Congressmen Seek Support For Textile Agenda

Leaders of the Congressional Textile
Caucus are circulating a letter to their colleagues seeking support for the textile industry’s
agenda. Their goal is to get enough signatures to put pressure on administration trade officials to
act favorably on key issues.

A letter to US Trade Representative Rob Portman underscores the economic importance of the
industry and expresses concern over what is being reported about the Doha Round of trade
liberalization talks and the accession of Vietnam to the World Trade Organization (WTO). The letter
says: “We believe that unless the US government takes specific steps, these talks will likely cause
large job losses in the US textile and apparel sector. We are committed to working with you to
ensure that the concerns of this industry, which contributes $75 billion through textile production
and $2.7 billion through apparel to our GNP [gross national product], and is the third largest
exporter of textile products in the world, are addressed at this critical juncture.”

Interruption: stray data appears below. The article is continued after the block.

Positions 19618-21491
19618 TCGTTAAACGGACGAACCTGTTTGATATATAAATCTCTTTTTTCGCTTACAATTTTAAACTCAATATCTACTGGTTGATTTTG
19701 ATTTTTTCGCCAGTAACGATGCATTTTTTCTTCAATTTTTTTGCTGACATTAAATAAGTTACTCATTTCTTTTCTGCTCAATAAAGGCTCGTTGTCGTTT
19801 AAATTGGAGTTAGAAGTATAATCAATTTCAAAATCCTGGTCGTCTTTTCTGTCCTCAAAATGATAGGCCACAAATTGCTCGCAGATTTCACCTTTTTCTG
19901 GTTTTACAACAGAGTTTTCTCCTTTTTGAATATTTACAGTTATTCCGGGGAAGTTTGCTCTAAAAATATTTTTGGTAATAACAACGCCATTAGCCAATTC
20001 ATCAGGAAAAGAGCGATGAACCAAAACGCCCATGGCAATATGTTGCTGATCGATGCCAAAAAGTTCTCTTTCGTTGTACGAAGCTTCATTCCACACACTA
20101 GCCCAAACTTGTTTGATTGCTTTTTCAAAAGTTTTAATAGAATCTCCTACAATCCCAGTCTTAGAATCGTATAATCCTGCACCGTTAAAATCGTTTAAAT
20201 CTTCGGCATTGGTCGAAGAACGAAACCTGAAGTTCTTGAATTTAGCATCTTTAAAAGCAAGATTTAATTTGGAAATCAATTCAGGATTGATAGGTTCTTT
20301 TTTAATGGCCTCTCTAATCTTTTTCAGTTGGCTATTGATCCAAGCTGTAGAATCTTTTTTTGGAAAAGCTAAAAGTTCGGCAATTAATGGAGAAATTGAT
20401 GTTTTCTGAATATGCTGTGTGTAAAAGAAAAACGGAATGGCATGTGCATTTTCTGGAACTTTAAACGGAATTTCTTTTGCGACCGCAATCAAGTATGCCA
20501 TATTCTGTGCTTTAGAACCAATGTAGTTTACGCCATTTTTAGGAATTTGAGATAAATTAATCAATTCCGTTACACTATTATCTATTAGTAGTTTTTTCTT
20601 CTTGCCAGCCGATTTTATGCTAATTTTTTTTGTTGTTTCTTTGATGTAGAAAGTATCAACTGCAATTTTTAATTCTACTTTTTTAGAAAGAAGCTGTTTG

The letter calls for sectoral textile negotiations in the Doha Round and “substantially
equivalent” concessions that would ensure fairer and more open opportunities for both the United
States and its trading partners. It expresses concern the current talks are framed in a fashion
that will produce an “uneven outcome.” The letter says sharp cuts in US textile tariffs will “
almost certainly dismantle our various preferential trading programs that are dependent on
zero-duty arrangements.”

With respect to Vietnam, the letter says: “Like China, Vietnam has a large and subsidized
textile sector that utilizes anti-free market principles to under-price producers here in the
United States and elsewhere. Just as with China, the United States must insist on a textile
safeguard system or an extension of the current quotas until these unfair subsidies are removed.”

The congressmen warn “failure to address these concerns will substantially impact our view
of the administration’s legislative trade agenda from this point forward.”

Although a tentative agreement has been reached between the United States and Vietnam,
domestic manufacturers believe they have opportunities to modify any final agreement. They are
seeking congressional support to get the agreement changed before it is finalized on a bilateral
basis, and it will be subject to multilateral negotiations in the WTO. This is likely to remain a
highly contentious issue for some time.

May 23, 2006